Detailed inform­a­tion and a list of ref­er­ences can be found in Chapter 2.4 of the Fer­ti­PRO­TEKT book, “Indic­a­tions and fertility pre­ser­va­tion methods for onco­lo­gic­al and non-onco­lo­gic­al disorders”, which can be down­loaded free of charge.


To date, cervical cancer is the second most common cancer in women worldwide. Currently, one in two women is under 35 years of age at initial diagnosis. As a result of good cancer screening pro­grammes, one third of cervical cancers in Europe will currently be diagnosed in the early stage of FIGO I. About 80% of cervical cancer cases are squamous cell car­cino­mas. A second type, adeno­car­cinoma, par­tic­u­larly affects young women and this type is more difficult to detect by the screening methods which are available. Adeno­car­cinoma has a worse prognosis.

The tumour stage is one of the most important para­met­ers for estim­at­ing the prognosis in cervical cancer. In early stages, cervical cancer has a 5‑year survival rate of approx­im­ately 93%. Further clear pro­gnost­ic and risk factors for cervical cancer are lymph node involve­ment, tumour grade (i.e., to what degree the tumour tissue differs from normal tissue) and histology. Patients without lymph node involve­ment have a 5‑year survival rate of approx­im­ately 90%, whereas proven nodal involve­ment reduces the survival rate to 20–60%, depending on the location of the affected lymph nodes.

problems of fertility pre­ser­va­tion in the treatment of cervical carcinoma in situ (pre stage)

Surgical treatment of carcinoma of the cervix in situ does not sig­ni­fic­antly affect fertility. Newer surgical tech­niques reduce the negative effect on the closure function of the cervix in sub­sequent pregnancies.

cervical cancer

The treatment of cervical can have a sig­ni­fic­ant influence on fertility in many ways.


In early stages of cervical cancer, surgery is possible as a primarily a curative treatment, i.e. curative. The uterus and therefore fertility can only be preserved in early tumour stages up to maximum FIGO IB and a tumour size of<2 cm. At higher stages, the uterus must be removed and pregnancy is no longer possible.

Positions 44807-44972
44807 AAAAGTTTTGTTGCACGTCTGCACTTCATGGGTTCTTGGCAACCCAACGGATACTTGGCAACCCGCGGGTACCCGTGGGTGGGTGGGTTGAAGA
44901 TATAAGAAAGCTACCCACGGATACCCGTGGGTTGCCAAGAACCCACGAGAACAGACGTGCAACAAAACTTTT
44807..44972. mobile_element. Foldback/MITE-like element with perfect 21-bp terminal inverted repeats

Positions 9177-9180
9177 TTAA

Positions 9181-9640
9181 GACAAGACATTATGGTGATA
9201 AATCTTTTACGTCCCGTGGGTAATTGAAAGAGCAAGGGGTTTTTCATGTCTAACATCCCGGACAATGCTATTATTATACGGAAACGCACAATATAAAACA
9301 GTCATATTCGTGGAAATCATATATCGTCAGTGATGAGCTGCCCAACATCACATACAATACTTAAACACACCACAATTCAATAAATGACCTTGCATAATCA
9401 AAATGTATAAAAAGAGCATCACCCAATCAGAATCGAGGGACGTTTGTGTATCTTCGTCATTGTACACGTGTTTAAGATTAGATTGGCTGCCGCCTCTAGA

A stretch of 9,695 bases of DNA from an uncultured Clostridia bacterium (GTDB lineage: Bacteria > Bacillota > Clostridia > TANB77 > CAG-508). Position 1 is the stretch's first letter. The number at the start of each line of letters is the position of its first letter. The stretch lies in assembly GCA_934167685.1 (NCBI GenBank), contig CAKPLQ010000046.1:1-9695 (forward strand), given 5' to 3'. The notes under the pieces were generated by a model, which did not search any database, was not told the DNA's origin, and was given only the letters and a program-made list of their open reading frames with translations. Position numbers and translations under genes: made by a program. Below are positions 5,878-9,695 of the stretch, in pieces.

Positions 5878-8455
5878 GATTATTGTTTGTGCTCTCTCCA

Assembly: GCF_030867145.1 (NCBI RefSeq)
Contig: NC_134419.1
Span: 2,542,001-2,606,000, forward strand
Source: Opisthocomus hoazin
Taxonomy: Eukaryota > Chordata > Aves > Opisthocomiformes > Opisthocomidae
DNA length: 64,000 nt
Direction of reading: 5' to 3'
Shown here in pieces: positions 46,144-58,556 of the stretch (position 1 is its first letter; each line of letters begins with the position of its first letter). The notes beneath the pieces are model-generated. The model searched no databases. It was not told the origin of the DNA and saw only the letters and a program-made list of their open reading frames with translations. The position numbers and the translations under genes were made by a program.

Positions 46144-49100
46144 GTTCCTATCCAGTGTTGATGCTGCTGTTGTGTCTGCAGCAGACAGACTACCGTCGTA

Pre­ser­va­tion of the ovaries is aimed for if possible for in cervical cancer. In indi­vidu­al cases, ovarian-pre­serving surgery can also be performed for adeno­car­cinoma after a risk assess­ment (<FIGO IB2).

combined radiochemo­ther­apy

If combined pelvic radiochemo­ther­apy is necessary, the ovaries should be relocated out of the radiation field. Ovarian tissue can be removed at the same time for storage. The damaging effect of radio­ther­apy in the pelvic cavity depends on the total dose of irra­di­ation, the cal­cu­lated local dose to the ovaries and the age of the woman at the time of radio­ther­apy. The radiation dose in 97.5% of treated women aged 30 years who exper­i­enced complete ster­il­iz­a­tion was 14.3 Gy.

If irra­di­ation of more than 45 Gy impacts the uterus, the radiation-induced changes in the uterine tissue are not com­pat­ible with a later pregnancy. Even lower doses may adversely affect a pregnancy. A uterus trans­plant would then be an exper­i­ment­al approach.

Combined chemora­dio­ther­apy typically consists of platinum-con­tain­ing regimens for sens­it­isa­tion. The damaging effect on the ovaries is poten­ti­ated by sim­ul­tan­eous irra­di­ation of the pelvis.Bei der kom­bin­ier­ten Radiochemo­ther­apie werden typis­cher­weise zumeist Platin-haltige Schemata zur Sens­ib­il­is­ier­ung genutzt. Der die Eier­stöcke schädi­gendeEf­fekt poten­ziert sich mit der gleichzeit­i­gen Bestrahlung des kleinen Beckens.


Currently, chemo­ther­apy is only used exper­i­ment­ally at higher stages in indi­vidu­al cases to enable the uterus to be preserved.  Ovarian tissue can also be removed during the lap­aro­scopy which is performed prior to the start of chemo­ther­apy to remove lymph nodes.

In higher stages, active fertility pre­ser­va­tion is not sensible and jeop­ard­izes the chances of cure.

risks of fertility pre­ser­va­tion treatment

Meta­stas­is of early cervical cancer to the ovaries is rare and is rather found in higher tumour stages. Nev­er­the­less, there is an increased risk of meta­stas­is to the ovaries in young women with adeno­car­cinoma, which has already even been described for carcinoma in situ. This must be con­sidered when pre­serving the ovaries.

The relo­ca­tion of the ovaries out of the pelvis can also con­trib­ute to a reduction in the ovarian reserve as a result of dis­rup­tion to the blood supply.

practical apprioach if fertility pre­ser­va­tion is considered

Fertility-pre­serving surgery is possible in a patient who wishes to conceive and has newly diagnosed early cervical cancer FIGO IA1 with risk factors or up to IA2 without risk factors. However, the increased risk of relapse in isolated cases must be considered.

Relo­ca­tion of the ovaries out of the pelvis can be performed before planned pelvic radio­ther­apy. Ovarian tissue can be sim­ul­tan­eously removed for cryo­p­reser­va­tion during this procedure.

Chemo­ther­apy for cervical carcinoma in higher stages to allow fertility pre­serving surgery is very con­tro­ver­sial and should be clas­si­fied as experimental.